You keep thinking that the whole rat catching bit is simply comic relief, and for much of the film it is. But it turns out that it is Ignace and not Raoul that the Phantom has to worry about. Besides, as long as Ignace and that pervert passing out Swiss chocolates to the under-aged girls of the corps de ballet is running around, the Phantom is not the biggest monster running around and/or under the opera house. However, if I had to pick a low point in "Il Fantasma dell'opera" it would have to be the way Argento caps off the fall of the chandelier with a joke. I was already trying to figure out how what the Phantom was doing with the big mallet would bring around the desired result (although I understood the work was hard enough for him to ditch his shirt), so my confusion turned to dismay when the famous disaster becomes just another joke at the expense of diva Carlotta Altieri (Nadia Rinaldi).
Is this the worst version of "The Phantom of the Opera"? I have no problem with the idea that it is the least faithful, even compared to Little's movie, but even if you disagree with the changes there are some things of interest here. The opera house in Budapest is gorgeous and there are some nice gory special effects, although certainly not as many as you would expect from Argento and none of them really standout pieces of blood and gore that are seared into your brain forever. The opium den scene is the most memorable scene and it has the least to do with the plot than anything else in the entire film, relying on dozens of bronzed naked bodies to make its impression. Ronnie Taylor's cinematography makes things look good to your eyes even when your brain is complaining about the story. The performances are all adequate, but I found that for me the most sympathetic character ended up being Carlotta: the Phantom attacks her and she still shows up to sing, the strongest moment of anybody in the movie.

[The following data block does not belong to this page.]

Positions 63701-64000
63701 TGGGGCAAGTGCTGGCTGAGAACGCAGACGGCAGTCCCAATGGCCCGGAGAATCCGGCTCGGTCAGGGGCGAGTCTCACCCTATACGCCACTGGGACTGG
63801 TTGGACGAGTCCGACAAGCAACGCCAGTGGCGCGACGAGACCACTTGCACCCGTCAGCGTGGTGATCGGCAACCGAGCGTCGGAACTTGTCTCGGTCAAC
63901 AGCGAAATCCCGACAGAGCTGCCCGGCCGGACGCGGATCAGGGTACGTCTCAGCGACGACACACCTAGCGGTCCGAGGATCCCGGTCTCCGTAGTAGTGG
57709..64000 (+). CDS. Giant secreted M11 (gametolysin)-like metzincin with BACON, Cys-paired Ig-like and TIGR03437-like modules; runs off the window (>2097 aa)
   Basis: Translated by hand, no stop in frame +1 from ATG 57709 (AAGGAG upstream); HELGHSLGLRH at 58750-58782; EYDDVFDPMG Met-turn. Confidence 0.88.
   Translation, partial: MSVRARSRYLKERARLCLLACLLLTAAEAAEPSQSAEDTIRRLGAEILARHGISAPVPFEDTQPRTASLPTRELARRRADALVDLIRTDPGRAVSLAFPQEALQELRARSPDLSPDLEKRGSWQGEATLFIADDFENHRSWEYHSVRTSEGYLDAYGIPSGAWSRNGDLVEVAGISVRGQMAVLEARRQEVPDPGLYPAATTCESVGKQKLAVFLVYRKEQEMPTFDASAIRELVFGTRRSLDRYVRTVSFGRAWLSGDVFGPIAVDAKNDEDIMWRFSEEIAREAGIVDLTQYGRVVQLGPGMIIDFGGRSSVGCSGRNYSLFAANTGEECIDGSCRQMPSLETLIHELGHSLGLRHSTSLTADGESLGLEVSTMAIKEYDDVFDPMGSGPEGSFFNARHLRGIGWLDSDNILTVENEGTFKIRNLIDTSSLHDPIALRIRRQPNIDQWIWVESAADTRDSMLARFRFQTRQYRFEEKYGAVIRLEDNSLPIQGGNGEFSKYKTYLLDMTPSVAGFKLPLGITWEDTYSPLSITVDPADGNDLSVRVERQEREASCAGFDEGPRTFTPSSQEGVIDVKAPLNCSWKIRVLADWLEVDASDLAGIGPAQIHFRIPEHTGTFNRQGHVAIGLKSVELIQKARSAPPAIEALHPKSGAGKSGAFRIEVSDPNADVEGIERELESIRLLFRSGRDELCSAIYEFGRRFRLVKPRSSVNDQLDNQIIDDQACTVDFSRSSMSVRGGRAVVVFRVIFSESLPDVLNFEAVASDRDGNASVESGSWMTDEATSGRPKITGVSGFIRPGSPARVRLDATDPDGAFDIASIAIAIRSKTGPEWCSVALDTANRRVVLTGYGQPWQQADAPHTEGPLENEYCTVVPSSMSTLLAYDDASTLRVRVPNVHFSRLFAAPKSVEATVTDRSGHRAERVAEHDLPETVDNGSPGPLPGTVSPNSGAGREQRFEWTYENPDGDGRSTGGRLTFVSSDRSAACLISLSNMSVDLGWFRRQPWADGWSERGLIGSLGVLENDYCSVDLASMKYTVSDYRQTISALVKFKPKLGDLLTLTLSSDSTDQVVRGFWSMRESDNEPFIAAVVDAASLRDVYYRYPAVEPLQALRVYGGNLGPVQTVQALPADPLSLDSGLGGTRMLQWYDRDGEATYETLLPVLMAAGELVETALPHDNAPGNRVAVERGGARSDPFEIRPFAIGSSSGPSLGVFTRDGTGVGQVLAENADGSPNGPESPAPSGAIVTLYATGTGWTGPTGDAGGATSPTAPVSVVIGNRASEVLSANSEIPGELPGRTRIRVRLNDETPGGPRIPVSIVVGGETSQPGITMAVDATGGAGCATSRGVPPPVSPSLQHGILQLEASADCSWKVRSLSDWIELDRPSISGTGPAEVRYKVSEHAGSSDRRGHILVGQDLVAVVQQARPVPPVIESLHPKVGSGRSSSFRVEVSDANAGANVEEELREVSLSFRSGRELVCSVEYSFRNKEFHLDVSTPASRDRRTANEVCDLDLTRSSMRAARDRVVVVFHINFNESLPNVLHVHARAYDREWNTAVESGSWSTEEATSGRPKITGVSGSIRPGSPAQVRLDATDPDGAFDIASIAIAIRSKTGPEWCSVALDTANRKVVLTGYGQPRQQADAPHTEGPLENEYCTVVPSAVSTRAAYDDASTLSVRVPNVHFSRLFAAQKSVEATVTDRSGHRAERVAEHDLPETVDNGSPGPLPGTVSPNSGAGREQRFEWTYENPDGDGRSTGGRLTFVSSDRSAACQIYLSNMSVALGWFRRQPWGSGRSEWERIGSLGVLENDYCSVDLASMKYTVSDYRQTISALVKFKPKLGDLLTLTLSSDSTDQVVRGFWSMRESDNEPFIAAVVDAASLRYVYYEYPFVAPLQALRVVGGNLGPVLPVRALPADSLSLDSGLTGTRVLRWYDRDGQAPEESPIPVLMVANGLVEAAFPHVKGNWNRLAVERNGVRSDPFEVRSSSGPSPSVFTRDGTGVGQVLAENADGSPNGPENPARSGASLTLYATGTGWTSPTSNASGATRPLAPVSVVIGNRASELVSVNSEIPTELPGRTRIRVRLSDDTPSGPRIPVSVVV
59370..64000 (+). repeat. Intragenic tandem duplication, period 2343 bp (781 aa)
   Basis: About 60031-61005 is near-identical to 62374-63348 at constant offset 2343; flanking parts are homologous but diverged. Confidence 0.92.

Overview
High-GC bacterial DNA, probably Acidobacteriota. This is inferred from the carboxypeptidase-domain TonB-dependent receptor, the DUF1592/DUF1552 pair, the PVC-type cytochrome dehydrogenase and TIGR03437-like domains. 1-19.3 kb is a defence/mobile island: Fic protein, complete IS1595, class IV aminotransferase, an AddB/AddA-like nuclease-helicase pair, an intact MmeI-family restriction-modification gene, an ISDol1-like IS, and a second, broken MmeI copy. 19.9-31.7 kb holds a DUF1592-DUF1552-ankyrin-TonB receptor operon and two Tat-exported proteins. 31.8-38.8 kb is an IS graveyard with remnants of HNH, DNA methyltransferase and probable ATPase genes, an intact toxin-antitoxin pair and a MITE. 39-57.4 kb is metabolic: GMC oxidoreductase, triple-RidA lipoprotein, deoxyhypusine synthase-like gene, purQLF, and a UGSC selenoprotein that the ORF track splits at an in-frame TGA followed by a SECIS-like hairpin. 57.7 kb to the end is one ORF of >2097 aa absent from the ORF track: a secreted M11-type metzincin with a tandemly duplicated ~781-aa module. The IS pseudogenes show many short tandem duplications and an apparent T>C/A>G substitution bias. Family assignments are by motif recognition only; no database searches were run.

Ennio Morricone is credited with the score, and there is also additional music by Maurizio Guarini, but the film makes nice use of actual operatic arias and overtures fom "Carmen," "Faust," "Lakmé: Air des clochettes," and "Romeo & Juliet." This also makes the film sound classier than it is. This DVD is the unrated director's cut, while you can get the original R-rated version on VHS (I have no idea where it is the gore or sex that makes up the differences). I am not enough of a fan of Dario Argento to be offended by this particular effort and have seen enough liberties be taken with the story of "The Phantom of the Opera" to be rather jaded by what happens here and knock off another star. There are enough warnings here and in other reviews to know whether you want to be disappointed either as a fan or the director or of the story.
17 of 18 people found the following review helpful
on February 11, 2000
Format: VHS Tape